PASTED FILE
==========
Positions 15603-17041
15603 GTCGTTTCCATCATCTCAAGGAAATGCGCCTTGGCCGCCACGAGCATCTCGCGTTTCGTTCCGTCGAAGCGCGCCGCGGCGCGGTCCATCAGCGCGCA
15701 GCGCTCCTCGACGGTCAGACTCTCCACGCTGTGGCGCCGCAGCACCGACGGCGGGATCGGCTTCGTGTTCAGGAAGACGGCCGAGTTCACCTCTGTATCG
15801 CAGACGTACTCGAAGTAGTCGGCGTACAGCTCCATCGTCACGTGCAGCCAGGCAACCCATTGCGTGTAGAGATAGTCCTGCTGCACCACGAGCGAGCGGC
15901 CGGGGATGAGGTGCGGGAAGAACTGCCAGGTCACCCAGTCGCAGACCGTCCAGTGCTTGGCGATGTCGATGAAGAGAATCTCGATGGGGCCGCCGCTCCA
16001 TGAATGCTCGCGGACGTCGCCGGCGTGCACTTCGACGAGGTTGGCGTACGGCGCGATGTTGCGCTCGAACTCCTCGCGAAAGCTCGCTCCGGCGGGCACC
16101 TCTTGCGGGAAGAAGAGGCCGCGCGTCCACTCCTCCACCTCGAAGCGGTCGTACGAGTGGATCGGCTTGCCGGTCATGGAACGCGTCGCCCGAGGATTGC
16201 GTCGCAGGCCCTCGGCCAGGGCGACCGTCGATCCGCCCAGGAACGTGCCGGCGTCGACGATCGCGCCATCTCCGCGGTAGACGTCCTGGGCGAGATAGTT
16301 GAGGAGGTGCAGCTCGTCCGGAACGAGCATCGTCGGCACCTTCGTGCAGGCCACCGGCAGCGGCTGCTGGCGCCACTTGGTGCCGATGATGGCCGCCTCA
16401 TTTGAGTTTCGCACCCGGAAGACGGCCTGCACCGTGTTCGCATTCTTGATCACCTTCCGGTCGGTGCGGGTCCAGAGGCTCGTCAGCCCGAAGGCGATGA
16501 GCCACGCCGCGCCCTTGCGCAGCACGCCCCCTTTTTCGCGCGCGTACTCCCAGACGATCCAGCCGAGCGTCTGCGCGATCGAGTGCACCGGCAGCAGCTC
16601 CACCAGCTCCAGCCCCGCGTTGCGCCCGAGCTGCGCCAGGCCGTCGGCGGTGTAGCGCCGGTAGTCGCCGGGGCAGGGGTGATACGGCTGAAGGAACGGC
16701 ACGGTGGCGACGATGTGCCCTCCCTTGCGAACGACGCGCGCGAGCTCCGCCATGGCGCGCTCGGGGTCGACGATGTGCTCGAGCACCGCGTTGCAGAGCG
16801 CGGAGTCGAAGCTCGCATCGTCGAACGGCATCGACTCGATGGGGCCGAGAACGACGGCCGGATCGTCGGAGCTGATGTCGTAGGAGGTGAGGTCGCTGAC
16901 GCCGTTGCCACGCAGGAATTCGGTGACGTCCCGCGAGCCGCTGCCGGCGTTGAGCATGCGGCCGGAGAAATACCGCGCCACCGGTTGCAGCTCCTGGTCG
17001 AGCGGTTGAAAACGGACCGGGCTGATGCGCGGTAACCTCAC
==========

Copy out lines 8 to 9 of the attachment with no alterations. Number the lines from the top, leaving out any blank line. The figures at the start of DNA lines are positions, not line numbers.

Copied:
16201 GTCGCAGGCCCTCGGCCAGGGCGACCGTCGATCCGCCCAGGAACGTGCCGGCGTCGACGATCGCGCCATCTCCGCGGTAGACGTCCTGGGCGAGATAGTT
16301 GAGGAGGTGCAGCTCGTCCGGAACGAGCATCGTCGGCACCTTCGTGCAGGCCACCGGCAGCGGCTGCTGGCGCCACTTGGTGCCGATGATGGCCGCCTCA